Markarian has a master’s degree in English Language and Literature from the University of Maryland, and he is a graduate of the University of Missouri’s National Animal Cruelty Investigations School.
Kim K. Haddad, DVM owns and manages three small animal hospitals in the San Francisco Bay Area, as well as the San Mateo K9 Social Club, a dog daycare, professional pet grooming salon and boutique for high quality foods and pet supplies. Dr. Haddad also provides veterinary care for California native wildlife at Coyote Point Museum, an AZA Accredited facility, and has been a relief veterinarian at the San Francisco Zoo for many years. She also served as medical director for Another Life for Animals, a domestic dog and cat rescue and shelter organization. She was the founder of the Kimya Institute for Animal Welfare and manager of the Captive Wild Animal Protection Coalition, which have both now come under the GFAS umbrella as the Captive Wild Animal Protection Campaign. She is also an advisor to the American Zoological Association Animal Welfare Committee, and is a member of the Animal Welfare Committee of the American Association of Zoological Veterinarians, the American Veterinary Medical Association, the California Veterinary Medical Association and the Association of Veterinarians for Animal Rights.
She received her Doctor of Veterinary Medicine degree in 1997 from the University of Florida, and worked as a small animal veterinarian and volunteered at the Jacksonville Zoological Gardens. A San Francisco native, she resides in the Bay Area with her two boys, four dogs and two cats.
Ian Robinson, BVSc Cert SHP CertZooMed FRCVS, is the Emergency Relief Program Director for IFAW – the International Fund for Animal Welfare. He oversees IFAW’s international animal rescue, rehabilitation and sanctuary work around the world. This includes response to natural disasters, oiled wildlife following oilspills, marine mammal strandings and entanglements, and wildlife rescue as well as working with many rehabilitation centres and sanctuaries around the world. Ian qualified as a veterinarian from Bristol University, UK, in 1975, and following some 12 years in general practice, moved into animal welfare full time, first for the RSPCA (Royal Society for the Prevention of Cruelty to Animals), where he helped open and managed the largest wildlife rehabilitation hospital in Europe, treating over 6,000 wildlife casualties per year, of over 200 different species. Ian joined IFAW in 2003. He has been involved in responses to animal emergencies in many countries around the world, both before and since joining IFAW, including the Arabian Gulf, Mauritania, the Galapagos Islands, India and Sri Lanka, as well as the UK, Europe and the USA.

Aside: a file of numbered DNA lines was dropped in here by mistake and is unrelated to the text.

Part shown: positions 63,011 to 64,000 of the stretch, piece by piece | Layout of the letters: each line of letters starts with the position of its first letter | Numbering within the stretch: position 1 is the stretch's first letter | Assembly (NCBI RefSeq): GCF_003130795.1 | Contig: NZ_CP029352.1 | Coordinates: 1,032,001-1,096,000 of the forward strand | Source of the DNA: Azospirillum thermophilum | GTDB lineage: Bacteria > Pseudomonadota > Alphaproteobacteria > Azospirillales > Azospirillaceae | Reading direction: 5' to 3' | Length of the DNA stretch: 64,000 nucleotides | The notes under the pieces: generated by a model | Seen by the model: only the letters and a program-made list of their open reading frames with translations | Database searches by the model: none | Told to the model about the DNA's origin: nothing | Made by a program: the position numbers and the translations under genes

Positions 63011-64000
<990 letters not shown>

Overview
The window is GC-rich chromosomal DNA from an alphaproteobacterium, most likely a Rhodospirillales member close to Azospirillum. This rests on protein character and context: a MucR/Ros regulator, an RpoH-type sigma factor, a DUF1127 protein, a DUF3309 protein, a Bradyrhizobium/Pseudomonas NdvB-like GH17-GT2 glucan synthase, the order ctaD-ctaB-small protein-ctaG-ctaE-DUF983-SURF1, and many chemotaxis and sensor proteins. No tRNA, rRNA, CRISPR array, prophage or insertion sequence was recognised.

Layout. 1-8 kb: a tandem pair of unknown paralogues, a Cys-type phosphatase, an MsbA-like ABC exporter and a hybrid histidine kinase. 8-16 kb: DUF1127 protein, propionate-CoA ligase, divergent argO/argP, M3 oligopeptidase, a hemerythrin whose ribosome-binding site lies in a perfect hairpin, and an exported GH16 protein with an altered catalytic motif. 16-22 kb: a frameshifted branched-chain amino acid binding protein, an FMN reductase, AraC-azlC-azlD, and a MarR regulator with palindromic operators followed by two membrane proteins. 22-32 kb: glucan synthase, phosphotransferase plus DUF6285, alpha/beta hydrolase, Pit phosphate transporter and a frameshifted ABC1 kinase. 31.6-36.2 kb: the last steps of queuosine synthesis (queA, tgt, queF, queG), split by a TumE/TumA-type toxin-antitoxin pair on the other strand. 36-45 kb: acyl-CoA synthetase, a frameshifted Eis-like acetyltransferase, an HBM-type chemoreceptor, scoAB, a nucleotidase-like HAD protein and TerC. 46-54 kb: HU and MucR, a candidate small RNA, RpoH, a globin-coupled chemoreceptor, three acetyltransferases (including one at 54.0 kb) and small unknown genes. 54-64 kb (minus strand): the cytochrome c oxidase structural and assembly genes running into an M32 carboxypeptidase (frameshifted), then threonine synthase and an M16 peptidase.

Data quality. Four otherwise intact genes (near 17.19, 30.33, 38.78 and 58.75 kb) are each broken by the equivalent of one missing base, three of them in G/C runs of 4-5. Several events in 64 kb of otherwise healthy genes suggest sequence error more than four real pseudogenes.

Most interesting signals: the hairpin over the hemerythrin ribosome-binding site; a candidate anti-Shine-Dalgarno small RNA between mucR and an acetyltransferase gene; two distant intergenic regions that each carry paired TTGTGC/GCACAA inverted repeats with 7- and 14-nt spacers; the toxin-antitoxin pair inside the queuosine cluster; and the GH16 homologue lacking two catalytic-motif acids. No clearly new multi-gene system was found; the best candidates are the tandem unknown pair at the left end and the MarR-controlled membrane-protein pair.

Ian has written a number of scientific papers, and contributed to several veterinary textbooks on wildlife. He was awarded a Fellowship of the Royal College of Veterinary Surgeons in 2006.
Peter A. Bender is the philanthropic advisor to the Pettus Crowe Foundation and the Humane Society Wildlife Land Trust. Peter serves as a director of the International Center for Earth Concerns and One With Horses, a natural horse training center in Lyle, Washington. He has served on the boards of directors of The Humane Society of the United States and the Humane Society Wildlife Land Trust.
From 1997 to 2009, Mr. Bender was the managing trustee and executive director of the Pegasus Foundation, a private, non-profit foundation that funds animal protection programs in the United States and the Caribbean. From 2004 to 2009, he also served as manager of the Caring Fields Animal Sanctuary in Palm City, Florida.
Prior to 1997, Mr. Bender held a variety of leadership positions with the Corporation for National and Community Service, the federal agency that administers AmeriCorps and Senior Corps domestic volunteer service programs.
He resides in Hartford, Connecticut with his spouse, Anne Ostberg, and their companion cat, adopted from the Massachusetts SPCA in 1997.
Susana M. Della Maddalena is recently retired as the Vice President and Executive Director of PetSmart Charities. Under her leadership, the organization grew from $8 million in annual contribution income in 2003 to $45 million in 2012 and is now the largest funder in animal welfare in North America. She established PetSmart Charities as a leader, convener and catalyst for change. To date, the organization has saved the lives of more than 5 million pets through adoption and since 2009, subsidized more than 2.1 million spay/neuter surgeries, preventing the birth of more than 7.5 million unplanned pets.
Prior to joining PetSmart Charities in 2003, she was Vice President of Marketing for Northern Trust Bank of Arizona, N.A., from 1995 to 2003, where she developed and implemented various marketing and branding programs for the Arizona and Colorado divisions. From 1985 to 1995, she held senior positions with marketing and advertising agencies in Chicago, Los Angeles and Phoenix, where she managed breakfast food, personal care, retail and homebuilding accounts for Kellogg’s Cereals, SC Johnson, Safeway, Vons, and Kaufman and Broad Homebuilders.